Dish has been fighting Sprint quite a bit lately. First they tried to fight their buyout from Softbank, and of course lost. They also tried to buy Clearwire, which Sprint bought the entire Clearwire company. Now it looks like the two are partnering up for a new venture. Dish and Sprint are teaming up to test out a new broadband service that pick ups wireless signal from Sprint's 4G LTE network and delivers them into homes. Supposedly, this service would use both indoor and outdoor routers that tap into Sprint's 2.5GHz signal, putting high speed data in places that might have been previously unavailable. Sprint and Dish will be beginning this trial in Corpus Christi, Texas next year and will be extending the service to other areas after the initial trial run.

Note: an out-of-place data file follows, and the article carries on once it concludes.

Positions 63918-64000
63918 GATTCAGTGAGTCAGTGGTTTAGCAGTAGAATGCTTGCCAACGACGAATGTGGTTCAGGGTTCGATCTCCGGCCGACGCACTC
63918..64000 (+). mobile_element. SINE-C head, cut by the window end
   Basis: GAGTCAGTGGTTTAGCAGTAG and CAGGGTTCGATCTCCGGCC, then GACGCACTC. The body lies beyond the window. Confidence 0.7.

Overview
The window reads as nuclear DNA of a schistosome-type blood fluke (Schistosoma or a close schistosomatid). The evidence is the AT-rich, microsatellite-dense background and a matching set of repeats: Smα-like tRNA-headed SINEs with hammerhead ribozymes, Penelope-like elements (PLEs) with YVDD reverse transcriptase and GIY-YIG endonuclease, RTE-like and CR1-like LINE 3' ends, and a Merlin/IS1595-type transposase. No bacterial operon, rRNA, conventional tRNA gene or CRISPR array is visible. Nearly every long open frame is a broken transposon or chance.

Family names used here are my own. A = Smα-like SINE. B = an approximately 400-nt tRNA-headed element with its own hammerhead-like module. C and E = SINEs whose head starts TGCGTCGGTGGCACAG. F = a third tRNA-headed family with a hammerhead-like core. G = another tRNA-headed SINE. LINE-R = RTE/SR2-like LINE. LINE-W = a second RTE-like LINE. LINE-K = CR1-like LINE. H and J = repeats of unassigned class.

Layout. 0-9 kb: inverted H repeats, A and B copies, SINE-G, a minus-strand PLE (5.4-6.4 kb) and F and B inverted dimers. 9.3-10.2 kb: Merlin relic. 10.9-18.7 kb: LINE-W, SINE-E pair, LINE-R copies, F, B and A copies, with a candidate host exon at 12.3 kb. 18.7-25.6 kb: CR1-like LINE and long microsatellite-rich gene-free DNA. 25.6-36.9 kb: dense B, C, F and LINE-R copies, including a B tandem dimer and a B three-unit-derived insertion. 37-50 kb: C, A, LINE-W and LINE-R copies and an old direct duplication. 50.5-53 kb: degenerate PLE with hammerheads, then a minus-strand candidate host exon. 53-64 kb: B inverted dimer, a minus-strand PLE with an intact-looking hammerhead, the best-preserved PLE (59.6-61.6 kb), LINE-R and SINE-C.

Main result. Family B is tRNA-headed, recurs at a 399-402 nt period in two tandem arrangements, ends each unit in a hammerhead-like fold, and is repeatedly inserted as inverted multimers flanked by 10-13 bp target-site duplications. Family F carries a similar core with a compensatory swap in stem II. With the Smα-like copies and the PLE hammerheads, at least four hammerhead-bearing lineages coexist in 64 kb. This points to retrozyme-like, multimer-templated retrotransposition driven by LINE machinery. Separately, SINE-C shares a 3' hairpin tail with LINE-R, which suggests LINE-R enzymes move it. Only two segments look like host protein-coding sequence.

Remember that Sprint and Dish aren't the first ones to offer a service like this, both AT&T and Verizon offer home broadband connections that run off 4G signals. Dish has also announced plans for a similar pilot program launching early next year in Virginia, which is a partnership with Sprint's regional wireless partner NTelos. The major downside with having a LTE-based broadband service is the fact that LTE plans are usually much more limited in monthly data allowance. Although most ISPs have already switched to data caps, they are much higher than what wireless carriers offer. However, this will be great for remote locations.
It's worth noting that Dish is not using their own LTE spectrum as part of this trial run, so that doesn't mean their wireless ambitions are over with. Dish did get FCC approval on using the spectrum over a year ago, and announced plans to reach some 60 million subscribers by 2016. However they need actual service to be able to reach that many people. We'll see when that actually happens.